Art. 68. When the undertaker only furnishes his work and industry, should the thing be destroyed, the undertaker is only liable, in case the loss has been occasioned by his fault.

Art. 69. In the case mentioned in the preceding article, if the thing mentioned is destroyed  by accident and not owing to any fault of the undertaker, before the same be delivered and the owner be in default for not receiving it, the undertaker shall not be entitled to his salaries, unless the destruction be owing to the badness of the materials used in the building.

Art. 70. If the work is composed of detached pieces or made at the rate of so much a measure, it may be delivered separately and that delivery shall be presumed to have taken place, if the proprietor has paid to the undertaker, the price due for the parts of the work which have already been completed.

Art. 71. If a building which an architect or other workman has undertaken to make by the job, should fall to ruin either in whole or in part, on account of the badness of the workmanship, the said architect or undertaker shall bear the loss, if the building falls to ruin in the course of ten years, if it be a stone or brick building and of five years if it be built in wood or with frames filled with bricks.

Art. 72. When an architect or other workman has undertaken the building of a house by the job, according to a plat agreed on between said architect and the proprietor of the ground, he cannot claim an increase of the price agreed on, on the plea of the original plat having been changed and extended, unless he can prove that such changes have been made in compliance with the wishes of the proprietor.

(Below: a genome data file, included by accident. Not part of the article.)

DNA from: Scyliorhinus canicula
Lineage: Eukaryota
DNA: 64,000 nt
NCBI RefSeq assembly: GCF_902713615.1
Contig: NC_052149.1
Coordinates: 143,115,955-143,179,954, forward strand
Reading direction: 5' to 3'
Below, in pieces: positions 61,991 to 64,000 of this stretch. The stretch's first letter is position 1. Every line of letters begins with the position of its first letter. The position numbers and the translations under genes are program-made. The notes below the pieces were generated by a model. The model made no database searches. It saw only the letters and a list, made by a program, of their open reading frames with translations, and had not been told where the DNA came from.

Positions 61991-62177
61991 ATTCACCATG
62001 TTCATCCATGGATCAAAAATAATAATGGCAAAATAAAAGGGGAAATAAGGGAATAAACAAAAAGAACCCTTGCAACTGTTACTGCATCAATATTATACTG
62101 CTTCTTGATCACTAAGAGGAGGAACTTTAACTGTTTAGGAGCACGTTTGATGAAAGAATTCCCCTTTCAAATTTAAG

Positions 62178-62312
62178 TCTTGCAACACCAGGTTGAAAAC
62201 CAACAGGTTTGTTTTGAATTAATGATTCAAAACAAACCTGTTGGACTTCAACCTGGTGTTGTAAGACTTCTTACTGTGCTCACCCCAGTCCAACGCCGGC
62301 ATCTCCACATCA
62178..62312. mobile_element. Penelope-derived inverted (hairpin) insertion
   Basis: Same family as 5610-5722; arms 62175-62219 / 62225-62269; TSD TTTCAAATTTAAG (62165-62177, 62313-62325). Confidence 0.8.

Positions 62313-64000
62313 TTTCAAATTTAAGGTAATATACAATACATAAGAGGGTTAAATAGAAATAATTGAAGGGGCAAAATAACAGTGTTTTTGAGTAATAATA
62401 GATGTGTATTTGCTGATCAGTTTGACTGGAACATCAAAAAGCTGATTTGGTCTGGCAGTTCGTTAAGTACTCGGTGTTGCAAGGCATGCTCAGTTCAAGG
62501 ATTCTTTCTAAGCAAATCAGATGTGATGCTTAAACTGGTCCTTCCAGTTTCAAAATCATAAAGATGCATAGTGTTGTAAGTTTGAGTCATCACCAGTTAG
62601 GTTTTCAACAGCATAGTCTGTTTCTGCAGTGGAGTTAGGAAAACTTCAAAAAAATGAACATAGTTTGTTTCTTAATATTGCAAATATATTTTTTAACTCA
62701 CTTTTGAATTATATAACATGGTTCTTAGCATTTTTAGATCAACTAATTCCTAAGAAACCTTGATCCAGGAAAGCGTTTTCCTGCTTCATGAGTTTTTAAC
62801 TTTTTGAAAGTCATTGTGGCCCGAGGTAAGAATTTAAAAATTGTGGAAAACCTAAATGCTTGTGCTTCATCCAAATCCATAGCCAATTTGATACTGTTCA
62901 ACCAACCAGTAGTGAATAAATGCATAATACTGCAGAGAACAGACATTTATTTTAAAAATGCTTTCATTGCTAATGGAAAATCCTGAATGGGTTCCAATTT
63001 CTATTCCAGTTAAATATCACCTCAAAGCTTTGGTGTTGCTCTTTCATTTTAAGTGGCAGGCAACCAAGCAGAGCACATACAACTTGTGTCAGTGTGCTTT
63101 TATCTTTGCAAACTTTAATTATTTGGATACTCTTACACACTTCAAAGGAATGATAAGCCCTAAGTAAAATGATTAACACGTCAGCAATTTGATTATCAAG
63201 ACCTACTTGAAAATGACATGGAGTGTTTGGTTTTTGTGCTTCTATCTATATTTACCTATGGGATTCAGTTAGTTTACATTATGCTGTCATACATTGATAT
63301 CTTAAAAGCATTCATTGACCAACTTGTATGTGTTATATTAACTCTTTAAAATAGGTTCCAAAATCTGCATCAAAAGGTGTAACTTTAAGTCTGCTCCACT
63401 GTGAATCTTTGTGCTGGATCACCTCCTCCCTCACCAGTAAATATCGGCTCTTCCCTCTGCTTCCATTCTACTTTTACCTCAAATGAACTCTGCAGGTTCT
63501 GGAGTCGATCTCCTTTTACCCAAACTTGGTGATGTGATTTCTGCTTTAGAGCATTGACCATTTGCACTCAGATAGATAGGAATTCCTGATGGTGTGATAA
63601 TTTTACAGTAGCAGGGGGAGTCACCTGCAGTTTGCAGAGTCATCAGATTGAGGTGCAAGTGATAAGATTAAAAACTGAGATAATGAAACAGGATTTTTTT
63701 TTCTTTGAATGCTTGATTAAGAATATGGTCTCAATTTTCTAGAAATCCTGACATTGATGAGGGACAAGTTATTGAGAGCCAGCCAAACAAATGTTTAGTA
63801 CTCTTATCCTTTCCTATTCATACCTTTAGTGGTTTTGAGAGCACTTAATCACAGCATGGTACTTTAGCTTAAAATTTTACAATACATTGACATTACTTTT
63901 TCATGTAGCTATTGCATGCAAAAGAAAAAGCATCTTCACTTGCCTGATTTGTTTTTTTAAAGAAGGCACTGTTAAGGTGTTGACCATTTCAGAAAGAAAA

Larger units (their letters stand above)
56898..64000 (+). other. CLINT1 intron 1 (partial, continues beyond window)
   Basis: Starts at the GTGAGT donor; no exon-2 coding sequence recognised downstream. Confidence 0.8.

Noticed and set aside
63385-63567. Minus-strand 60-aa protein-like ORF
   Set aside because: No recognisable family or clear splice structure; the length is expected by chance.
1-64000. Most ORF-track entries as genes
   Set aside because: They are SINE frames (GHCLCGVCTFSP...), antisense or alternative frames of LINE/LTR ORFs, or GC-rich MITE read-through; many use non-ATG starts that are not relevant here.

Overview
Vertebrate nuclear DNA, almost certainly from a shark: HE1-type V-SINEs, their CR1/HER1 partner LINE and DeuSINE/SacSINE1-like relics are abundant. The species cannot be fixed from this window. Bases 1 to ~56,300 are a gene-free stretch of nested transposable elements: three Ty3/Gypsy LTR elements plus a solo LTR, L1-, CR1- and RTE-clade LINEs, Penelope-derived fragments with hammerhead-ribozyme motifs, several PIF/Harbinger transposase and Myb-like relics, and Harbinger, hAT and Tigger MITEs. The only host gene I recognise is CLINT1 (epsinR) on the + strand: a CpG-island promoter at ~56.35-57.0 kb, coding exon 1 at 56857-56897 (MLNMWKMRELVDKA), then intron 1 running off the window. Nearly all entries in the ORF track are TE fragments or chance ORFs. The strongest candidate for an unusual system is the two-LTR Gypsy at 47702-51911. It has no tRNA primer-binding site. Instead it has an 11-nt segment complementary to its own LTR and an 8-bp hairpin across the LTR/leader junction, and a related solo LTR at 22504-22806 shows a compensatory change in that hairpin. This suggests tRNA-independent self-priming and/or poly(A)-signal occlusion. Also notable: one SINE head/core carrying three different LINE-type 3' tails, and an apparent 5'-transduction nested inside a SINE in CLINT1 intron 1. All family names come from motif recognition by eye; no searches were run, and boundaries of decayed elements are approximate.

Art. 73. The proprietor has the right to cancel at pleasure the bargain he has made, even in case the work has already been commenced, by compensating the undertaker for all the trouble and expences he has been at, as well as for the profits he would have made, had the work been suffered to proceed.

Art. 74. Contracts for hiring out work, are cancelled by the death of the workman, architect or undertaker, unless the proprietor should consent that the work should be continued by the heir or heirs of the architect, or by workmen employed for that purpose, by said heir or heirs.

Art. 75. The proprietor is only bound, in the former case, to pay to the heirs of said undertaker, the value of the work that has already been done and that of the materials already prepared, proportionably to the price agreed on, in case said work and materials may be useful to him.

Art. 76. The undertaker is responsible for the deeds of the persons employed by him.

Art. 77. If an undertaker fails to do the work he has contracted for, or if he does not execute it in the manner and at the time he has agreed to do it, he shall be liable to pay all the losses that may ensue from his non compliance with his contract.

Art. 78. The masons, carpenters and other workmen who have been employed in the construction of a building or other works undertaken by the job, have their action against the proprietor of the house on which they have worked, only for the sum which may be due by him to the undertaker at the time their action is commenced.

Art. 79. Masons, carpenters, black smiths and all other artificers who undertake work by the job, are bound by the provisions contained in the present section, for they may be considered as undertakers each in his particular line of business.